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Jack E. Whatley v. Bank of America

July 13, 2012


The opinion of the court was delivered by: Morrison C. England, Jr. United States District Judge


Plaintiff Jack E. Whatley ("Plaintiff") initiated this action seeking damages and injunctive relief against Defendants Bank of America, N.A. ("BofA"), BAC Home Loans Servicing, LP ("BAC"), U.S. Bank National Association, as Trustee for the benefit of Harborview 2005-2 Trust Fund, and Mortgage Electronic Registration Systems, Inc., (collectively "Defendants") as a result of Defendants' conduct arising out of a loan issued to Plaintiff in connection with the purchase of his residence.

Presently before the Court is Defendants' Motion to Dismiss ("Motion") Plaintiff's Complaint in its entirety. For the reasons set forth below, Defendants' Motion is GRANTED.*fn1


In approximately February of 2005, Plaintiff obtained a $560,000 loan to purchase a piece of residential property. Defendants' Request for Judicial Notice ("RJN"), Exh. 1.*fn3

Plaintiff executed a promissory note and Deed of Trust ("DOT") in connection with that loan. Id., Exhs. 1, 2. Defendants BofA and BAC were, at all relevant times, the loan servicers.

Plaintiff alleges that, a few years after origination of the loan, in approximately January of 2009, he contacted BofA by telephone via the entity's customer service number and that the BofA representative with whom he spoke indicated Plaintiff "was not far enough behind [on his mortgage payments] to qualify for a loan modification." Complaint, ¶ 20.

That representative purportedly advised Plaintiff that once he was far enough behind on his payments, he would qualify. According to Plaintiff, he was also told by someone "that he would receive a modification if he became seriously delinquent and that BofA would give him a modification" because BofA would then receive related subsidies from the government. Id., ¶ 55. As a result, Plaintiff stopped making his mortgage payments.

Over the next nine months, Plaintiff was repeatedly advised by BofA that he was not far enough behind on his mortgage payments to apply for a loan modification. Plaintiff was further advised that he should continue calling back to inquire as to whether he was sufficiently behind in making his payments so that he could apply for the sought-after modification. Eventually, Plaintiff received a letter from BofA stating he was pre-approved for a modification pursuant to the Home Affordable Modification Program. Plaintiff thereafter submitted and re-submitted multiple application packages and requested documents. Plaintiff was subsequently advised his modification was being processed, but, ultimately, he was notified that, to the contrary, his application had been closed and his property was going to be sold at a trustee's sale.

Plaintiff thus initiated this action in Sacramento County Superior Court alleging causes of action against all Defendants for: 1) deceit; 2) promissory estoppel; 3) wrongful foreclosure; and 4) violation of California's Unfair Competition Law, Business and Professions Code §§ 17200, et seq. ("UCL").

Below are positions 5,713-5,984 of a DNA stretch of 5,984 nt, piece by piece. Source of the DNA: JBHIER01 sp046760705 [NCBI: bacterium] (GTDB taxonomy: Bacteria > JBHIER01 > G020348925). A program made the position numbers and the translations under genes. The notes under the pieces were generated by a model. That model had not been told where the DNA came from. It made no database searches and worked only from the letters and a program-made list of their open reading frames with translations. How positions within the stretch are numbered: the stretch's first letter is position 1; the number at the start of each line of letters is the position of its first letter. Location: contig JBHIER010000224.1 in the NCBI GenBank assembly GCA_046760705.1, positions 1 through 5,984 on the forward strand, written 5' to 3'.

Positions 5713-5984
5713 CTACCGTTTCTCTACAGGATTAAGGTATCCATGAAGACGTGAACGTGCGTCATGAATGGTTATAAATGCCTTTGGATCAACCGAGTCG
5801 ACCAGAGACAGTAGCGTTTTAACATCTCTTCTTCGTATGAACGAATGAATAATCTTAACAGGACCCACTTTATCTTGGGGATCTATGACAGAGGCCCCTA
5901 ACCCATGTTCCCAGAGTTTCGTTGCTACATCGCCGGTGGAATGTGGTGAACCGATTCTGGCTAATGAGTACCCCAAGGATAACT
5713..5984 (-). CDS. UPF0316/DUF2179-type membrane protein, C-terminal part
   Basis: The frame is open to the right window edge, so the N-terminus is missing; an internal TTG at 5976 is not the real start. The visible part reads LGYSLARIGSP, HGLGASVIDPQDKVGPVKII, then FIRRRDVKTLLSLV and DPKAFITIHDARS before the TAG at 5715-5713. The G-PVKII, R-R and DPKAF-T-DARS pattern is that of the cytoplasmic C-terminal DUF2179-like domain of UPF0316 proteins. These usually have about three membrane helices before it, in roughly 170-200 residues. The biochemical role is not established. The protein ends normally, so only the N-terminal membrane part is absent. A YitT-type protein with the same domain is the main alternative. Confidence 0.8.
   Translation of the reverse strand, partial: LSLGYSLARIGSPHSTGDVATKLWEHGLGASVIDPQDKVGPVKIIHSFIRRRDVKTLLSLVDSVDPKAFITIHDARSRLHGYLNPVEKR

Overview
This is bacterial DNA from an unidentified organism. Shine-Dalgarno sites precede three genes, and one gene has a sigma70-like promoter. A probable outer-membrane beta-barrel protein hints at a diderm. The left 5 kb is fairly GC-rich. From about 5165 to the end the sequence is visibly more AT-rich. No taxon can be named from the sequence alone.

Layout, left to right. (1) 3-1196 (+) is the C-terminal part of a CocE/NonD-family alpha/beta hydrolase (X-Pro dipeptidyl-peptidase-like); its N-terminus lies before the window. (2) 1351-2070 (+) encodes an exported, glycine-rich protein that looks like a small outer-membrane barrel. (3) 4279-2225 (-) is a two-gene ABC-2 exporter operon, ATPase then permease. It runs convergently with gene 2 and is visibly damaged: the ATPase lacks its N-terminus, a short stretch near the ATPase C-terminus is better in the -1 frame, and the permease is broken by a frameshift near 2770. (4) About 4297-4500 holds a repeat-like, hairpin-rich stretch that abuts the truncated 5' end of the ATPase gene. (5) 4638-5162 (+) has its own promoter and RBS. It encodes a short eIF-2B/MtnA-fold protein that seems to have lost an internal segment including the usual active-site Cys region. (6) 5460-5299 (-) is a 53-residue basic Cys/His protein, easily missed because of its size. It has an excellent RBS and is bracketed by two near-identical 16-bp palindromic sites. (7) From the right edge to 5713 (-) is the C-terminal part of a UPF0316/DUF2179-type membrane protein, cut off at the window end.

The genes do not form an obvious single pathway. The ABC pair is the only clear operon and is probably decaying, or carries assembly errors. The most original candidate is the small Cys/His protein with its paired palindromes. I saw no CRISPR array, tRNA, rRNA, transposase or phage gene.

Defendants thereafter removed the action to this Court and filed the instant Motion to Dismiss. For the following reasons, Defendants' Motion is GRANTED with leave to amend.


On a motion to dismiss for failure to state a claim under Federal Rule of Civil Procedure 12(b)(6),*fn4 all allegations of material fact must be accepted as true and construed in the light most favorable to the nonmoving party. Cahill v. Liberty Mut. Ins. Co., 80 F.3d 336, 337-38 (9th Cir. 1996). Rule 8(a)(2) "requires only 'a short and plain statement of the claim showing that the pleader is entitled to relief,' in order to 'give the defendant fair notice of what the...claim is and the grounds upon which it rests.'" Bell. Atl. Corp. v. Twombly, 550 U.S. 544, 555 (2007) (quoting Conley v. Gibson, 355 U.S. 41, 47 (1957)). A complaint attacked by a Rule 12(b)(6) motion to dismiss does not require detailed factual allegations. Id. However, "a plaintiff's obligation to provide the grounds of his entitlement to relief requires more than labels and conclusions, and a formulaic recitation of the elements of a cause of action will not do." Id. (internal citations and quotations omitted). A court is not required to accept as true a "legal conclusion couched as a factual allegation." Ashcroft v. Iqbal, 556 U.S. 662, 678 (2009) (quoting Twombly, 550 U.S. at 555).

The Court also is not required "to accept as true allegations that are merely conclusory, unwarranted deductions of fact, or unreasonable inferences." In re Gilead Sciences Sec. Litig., 536 F.3d 1049, 1055 (9th Cir. 2008) (internal citations and quotations omitted). "Factual allegations must be enough to ...

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